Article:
If you're mad about the ending of Man of Steel, particularly the one event that seems to have most touched a nerve with some Superman fans, don't lay the blame at the feet of co-plotter and producer Christopher Nolan. At least, not all of it.

Director Zack Snyder and screenwriter David S. Goyer had to convince Nolan (also the director and co-writer of The Dark Knight trilogy) that the controversial moment was the way to go. Read the whole, spoiler-filled story and hear it in podcast form after the jump.Here's how it went down:

The original script to Man of Steel didn't include Superman killing General Zod to save an innocent family from incineration. In that draft, Zod was sent back into the Phantom Zone and that was that. It was Snyder who pushed for Supes to kill the movie's big villain, because the hero's "aversion to killing [was] unexplained."

Snyder's got a point. How are you going to know whether you like killing or not unless you try it? Anyway, Goyer was immediately on-board with the idea, but Nolan initially balked, even checking with DC Comics to see if the publisher would even sign off on its superhero icon ending a life, even the life of a mass murderer. DC didn't mind.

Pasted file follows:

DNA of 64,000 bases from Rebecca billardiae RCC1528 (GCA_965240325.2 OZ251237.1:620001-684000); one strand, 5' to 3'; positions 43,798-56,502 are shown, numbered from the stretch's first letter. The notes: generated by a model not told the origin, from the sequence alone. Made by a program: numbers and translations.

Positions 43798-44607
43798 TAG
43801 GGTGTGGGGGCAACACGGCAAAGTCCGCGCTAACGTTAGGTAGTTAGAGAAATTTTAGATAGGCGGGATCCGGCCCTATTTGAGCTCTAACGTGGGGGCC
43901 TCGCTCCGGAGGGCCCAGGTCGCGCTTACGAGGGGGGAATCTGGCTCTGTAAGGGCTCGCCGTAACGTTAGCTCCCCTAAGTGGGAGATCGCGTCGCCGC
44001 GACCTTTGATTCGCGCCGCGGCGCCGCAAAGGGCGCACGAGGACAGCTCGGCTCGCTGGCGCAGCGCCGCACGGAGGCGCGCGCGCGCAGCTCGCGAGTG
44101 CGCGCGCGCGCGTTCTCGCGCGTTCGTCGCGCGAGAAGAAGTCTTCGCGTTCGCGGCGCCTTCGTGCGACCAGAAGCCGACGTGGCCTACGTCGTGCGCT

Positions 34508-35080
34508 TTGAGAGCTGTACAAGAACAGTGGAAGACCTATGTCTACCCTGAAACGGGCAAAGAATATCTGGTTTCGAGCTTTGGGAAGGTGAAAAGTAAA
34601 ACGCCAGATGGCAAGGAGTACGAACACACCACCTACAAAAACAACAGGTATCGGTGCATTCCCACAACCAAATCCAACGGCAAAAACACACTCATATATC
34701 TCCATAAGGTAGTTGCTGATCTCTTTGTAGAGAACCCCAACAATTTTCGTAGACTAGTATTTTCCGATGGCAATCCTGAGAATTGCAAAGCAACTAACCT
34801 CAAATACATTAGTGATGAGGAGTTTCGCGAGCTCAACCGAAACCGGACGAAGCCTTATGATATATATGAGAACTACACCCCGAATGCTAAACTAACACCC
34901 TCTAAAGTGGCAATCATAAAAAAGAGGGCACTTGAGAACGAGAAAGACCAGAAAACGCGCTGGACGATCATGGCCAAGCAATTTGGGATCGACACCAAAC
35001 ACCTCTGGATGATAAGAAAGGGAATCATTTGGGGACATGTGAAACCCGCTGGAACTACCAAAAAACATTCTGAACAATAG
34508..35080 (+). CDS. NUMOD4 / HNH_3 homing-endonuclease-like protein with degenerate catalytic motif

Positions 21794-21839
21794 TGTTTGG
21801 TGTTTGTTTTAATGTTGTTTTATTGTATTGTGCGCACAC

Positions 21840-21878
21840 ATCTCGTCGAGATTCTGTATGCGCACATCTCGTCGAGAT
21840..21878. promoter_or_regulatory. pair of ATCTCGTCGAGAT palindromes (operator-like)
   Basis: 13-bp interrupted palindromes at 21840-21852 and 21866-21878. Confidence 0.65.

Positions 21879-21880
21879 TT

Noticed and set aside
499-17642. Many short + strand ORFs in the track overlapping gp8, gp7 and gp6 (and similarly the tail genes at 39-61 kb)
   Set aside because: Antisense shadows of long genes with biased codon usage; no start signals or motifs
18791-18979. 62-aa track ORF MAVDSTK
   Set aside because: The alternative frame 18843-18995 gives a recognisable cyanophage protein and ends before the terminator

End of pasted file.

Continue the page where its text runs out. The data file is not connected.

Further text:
With DC's blessing, Goyer rewrote the ending to include the kill-or-see-people-get-killed scenario that leads Supes to snap Zod's neck, and that's when Nolan gave it the thumbs-up.

Whether you're open to the idea of movie Superman killing a villain or find it repulsive, the event certainly seems to have opened up a debate about superheroes in movies and whether they can or should be held to the same rigid standards of morality many of them maintain in comic books. Certainly a huge share of fictional action heroes and real-life heroes kill in ways people can categorize as justifiable, but raising such issues in the context of Superman seems to have split even the filmmakers who brought Man of Steel to the screen, and will doubtlessly be discussed more as the film's legacy grows.

You can hear Snyder and Goyer talk about the whole thing, as well as other changes to the Superman mythos in Man of Steel, near the end of this episode of the Empire Film Podcast:

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